“When we leave relationships out of missions, we are leaving out the best potential for true IMPACT. IMPACTFUL missions are grounded in authentic relationships. They are no longer about the anonymous giving of stuff. When two or more are gathered, Christ is with you. Relational missions provide opportunity for the Holy Spirit to do its thing – IMPACT souls! Missions without relationship reduces the opportunity for “Holy Moments.”
IMPACT! Reclaiming the Call of Lay Ministry
Kotan & Bradford
Missions (or service) with IMPACT are beyond transactions. Transactional missions/service are too often what we do as a church. We write a check for a good cause. We collect socks for school children. We collect blankets for the under-housed. We collect food for the local food pantry. We collect gifts at Christmas time for the children in the community who otherwise wouldn’t have any. All of these are really nice things to do for people. But they are purely transactionally-based. We are missing a great opportunity to “see” people and to build relationships with the people who we are in ministry with.
When we move beyond transactions, we can become relational. This is also a shift from passive service/missions to active service/missions. It is the opportunity to be face to face with people. When we are fully present with the people with whom we are in ministry, we can have experiential and relational IMPACT! Missions is not what we do “to” or “for” people. True missional ministries that are about the Great Commission (which is why the church exists), is how we build relationships with new people.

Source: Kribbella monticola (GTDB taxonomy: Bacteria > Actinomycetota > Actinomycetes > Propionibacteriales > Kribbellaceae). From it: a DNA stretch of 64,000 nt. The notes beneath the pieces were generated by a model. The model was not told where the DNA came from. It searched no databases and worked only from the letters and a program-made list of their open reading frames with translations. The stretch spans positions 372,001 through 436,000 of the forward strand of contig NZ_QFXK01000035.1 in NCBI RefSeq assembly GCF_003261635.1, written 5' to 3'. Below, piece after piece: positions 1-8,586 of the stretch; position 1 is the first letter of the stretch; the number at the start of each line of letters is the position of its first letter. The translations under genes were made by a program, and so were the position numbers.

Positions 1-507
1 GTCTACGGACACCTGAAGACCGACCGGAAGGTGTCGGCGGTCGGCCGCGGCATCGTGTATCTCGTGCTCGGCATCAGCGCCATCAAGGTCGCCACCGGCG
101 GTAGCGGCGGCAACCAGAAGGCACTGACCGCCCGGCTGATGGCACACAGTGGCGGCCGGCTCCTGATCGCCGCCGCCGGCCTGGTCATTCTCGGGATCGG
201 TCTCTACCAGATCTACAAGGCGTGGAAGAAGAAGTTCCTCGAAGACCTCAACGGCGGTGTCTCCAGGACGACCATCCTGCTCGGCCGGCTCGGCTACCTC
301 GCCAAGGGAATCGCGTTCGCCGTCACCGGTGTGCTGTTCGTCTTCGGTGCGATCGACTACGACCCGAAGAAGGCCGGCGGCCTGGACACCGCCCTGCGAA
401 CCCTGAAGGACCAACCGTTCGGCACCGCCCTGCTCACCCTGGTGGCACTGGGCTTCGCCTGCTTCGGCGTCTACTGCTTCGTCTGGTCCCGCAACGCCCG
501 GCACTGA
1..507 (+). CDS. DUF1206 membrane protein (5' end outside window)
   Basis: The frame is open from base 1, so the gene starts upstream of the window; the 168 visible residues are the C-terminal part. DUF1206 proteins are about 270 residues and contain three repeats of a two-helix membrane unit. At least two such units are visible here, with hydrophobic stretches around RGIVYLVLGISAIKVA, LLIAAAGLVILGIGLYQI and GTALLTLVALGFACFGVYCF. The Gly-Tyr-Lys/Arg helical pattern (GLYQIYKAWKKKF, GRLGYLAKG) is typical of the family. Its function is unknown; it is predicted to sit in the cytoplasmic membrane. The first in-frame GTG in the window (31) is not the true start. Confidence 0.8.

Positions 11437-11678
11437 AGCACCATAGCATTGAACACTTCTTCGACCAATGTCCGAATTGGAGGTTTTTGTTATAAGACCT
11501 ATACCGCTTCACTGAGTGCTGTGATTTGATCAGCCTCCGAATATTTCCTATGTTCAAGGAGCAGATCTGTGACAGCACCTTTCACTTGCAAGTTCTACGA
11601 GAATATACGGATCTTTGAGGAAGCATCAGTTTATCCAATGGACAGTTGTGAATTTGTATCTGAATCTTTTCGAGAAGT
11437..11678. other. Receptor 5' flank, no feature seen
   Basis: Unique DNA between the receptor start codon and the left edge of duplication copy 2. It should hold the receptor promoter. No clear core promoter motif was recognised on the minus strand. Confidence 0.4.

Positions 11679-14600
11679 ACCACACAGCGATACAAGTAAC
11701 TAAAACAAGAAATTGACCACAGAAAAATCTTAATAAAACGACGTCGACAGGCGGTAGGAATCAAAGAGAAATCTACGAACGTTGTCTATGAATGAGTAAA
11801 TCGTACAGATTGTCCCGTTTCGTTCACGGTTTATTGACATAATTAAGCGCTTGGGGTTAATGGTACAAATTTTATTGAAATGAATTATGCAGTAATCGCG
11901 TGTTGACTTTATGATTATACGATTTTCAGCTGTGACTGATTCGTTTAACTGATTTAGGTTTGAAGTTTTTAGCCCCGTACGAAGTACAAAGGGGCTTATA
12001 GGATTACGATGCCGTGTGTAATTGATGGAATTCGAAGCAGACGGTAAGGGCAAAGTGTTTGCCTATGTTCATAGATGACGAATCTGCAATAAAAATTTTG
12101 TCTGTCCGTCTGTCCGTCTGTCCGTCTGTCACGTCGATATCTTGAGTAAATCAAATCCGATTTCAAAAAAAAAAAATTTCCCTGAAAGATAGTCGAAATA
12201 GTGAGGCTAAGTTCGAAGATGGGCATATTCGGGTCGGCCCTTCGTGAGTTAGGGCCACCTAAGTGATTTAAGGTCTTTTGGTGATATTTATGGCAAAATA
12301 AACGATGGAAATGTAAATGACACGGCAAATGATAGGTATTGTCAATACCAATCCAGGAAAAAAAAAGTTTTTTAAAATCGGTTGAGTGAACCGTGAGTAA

As the church we should be offering something different than other charitable organizations. Afterall, what makes us different is that we are a faith-based organization. Why we do what we do is way beyond offering charity. Why we do what we do is about sharing the Good News with our neighbors. As we seek to move from missions/service for “those people” to relational missions/service, we move from doing “charity work” to authentic mission engagement with our neighbors and with our community. We care for souls, individuals, and the lives of those we desire to build authentic and transparent relationships with because we genuinely care about them. As a faith community and as individual disciples, we take responsibility for the needs of our community and the souls who do not yet know Christ.
Take an inventory of your church’s mission/service projects or initiatives. How many are truly relational? How many are focusing on building relationships with the neighbors surrounding the church? How are lives being transformed in your community because of the relational service your faith community is providing? Might you consider reducing the number of mission initiatives your church focuses on so that you can become more relational? What shifts will you make in the next sixty days?